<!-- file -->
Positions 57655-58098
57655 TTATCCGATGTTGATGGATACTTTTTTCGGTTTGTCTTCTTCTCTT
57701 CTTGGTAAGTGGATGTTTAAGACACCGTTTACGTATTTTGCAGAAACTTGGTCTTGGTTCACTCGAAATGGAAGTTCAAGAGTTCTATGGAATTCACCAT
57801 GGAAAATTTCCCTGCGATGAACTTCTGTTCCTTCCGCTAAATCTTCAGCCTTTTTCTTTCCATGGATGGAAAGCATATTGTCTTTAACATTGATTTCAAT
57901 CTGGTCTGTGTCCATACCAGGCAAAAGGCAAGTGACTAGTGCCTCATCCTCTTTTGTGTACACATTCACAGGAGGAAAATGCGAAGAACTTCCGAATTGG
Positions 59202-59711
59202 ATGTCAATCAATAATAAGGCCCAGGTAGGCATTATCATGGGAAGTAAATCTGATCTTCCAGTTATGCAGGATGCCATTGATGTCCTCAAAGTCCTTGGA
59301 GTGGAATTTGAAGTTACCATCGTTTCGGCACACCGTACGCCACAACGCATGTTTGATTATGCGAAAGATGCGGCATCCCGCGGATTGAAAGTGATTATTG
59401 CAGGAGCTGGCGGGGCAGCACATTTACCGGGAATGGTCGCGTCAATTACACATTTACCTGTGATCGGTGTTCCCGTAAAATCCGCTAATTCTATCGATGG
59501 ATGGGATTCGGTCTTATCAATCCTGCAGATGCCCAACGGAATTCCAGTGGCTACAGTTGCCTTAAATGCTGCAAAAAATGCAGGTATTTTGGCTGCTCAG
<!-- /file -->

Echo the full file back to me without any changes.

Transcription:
Positions 57655-58098
57655 TTATCCGATGTTGATGGATACTTTTTTCGGTTTGTCTTCTTCTCTT
57701 CTTGGTAAGTGGATGTTTAAGACACCGTTTACGTATTTTGCAGAAACTTGGTCTTGGTTCACTCGAAATGGAAGTTCAAGAGTTCTATGGAATTCACCAT
57801 GGAAAATTTCCCTGCGATGAACTTCTGTTCCTTCCGCTAAATCTTCAGCCTTTTTCTTTCCATGGATGGAAAGCATATTGTCTTTAACATTGATTTCAAT
57901 CTGGTCTGTGTCCATACCAGGCAAAAGGCAAGTGACTAGTGCCTCATCCTCTTTTGTGTACACATTCACAGGAGGAAAATGCGAAGAACTTCCGAATTGG
Positions 59202-59711
59202 ATGTCAATCAATAATAAGGCCCAGGTAGGCATTATCATGGGAAGTAAATCTGATCTTCCAGTTATGCAGGATGCCATTGATGTCCTCAAAGTCCTTGGA
59301 GTGGAATTTGAAGTTACCATCGTTTCGGCACACCGTACGCCACAACGCATGTTTGATTATGCGAAAGATGCGGCATCCCGCGGATTGAAAGTGATTATTG
59401 CAGGAGCTGGCGGGGCAGCACATTTACCGGGAATGGTCGCGTCAATTACACATTTACCTGTGATCGGTGTTCCCGTAAAATCCGCTAATTCTATCGATGG
59501 ATGGGATTCGGTCTTATCAATCCTGCAGATGCCCAACGGAATTCCAGTGGCTACAGTTGCCTTAAATGCTGCAAAAAATGCAGGTATTTTGGCTGCTCAG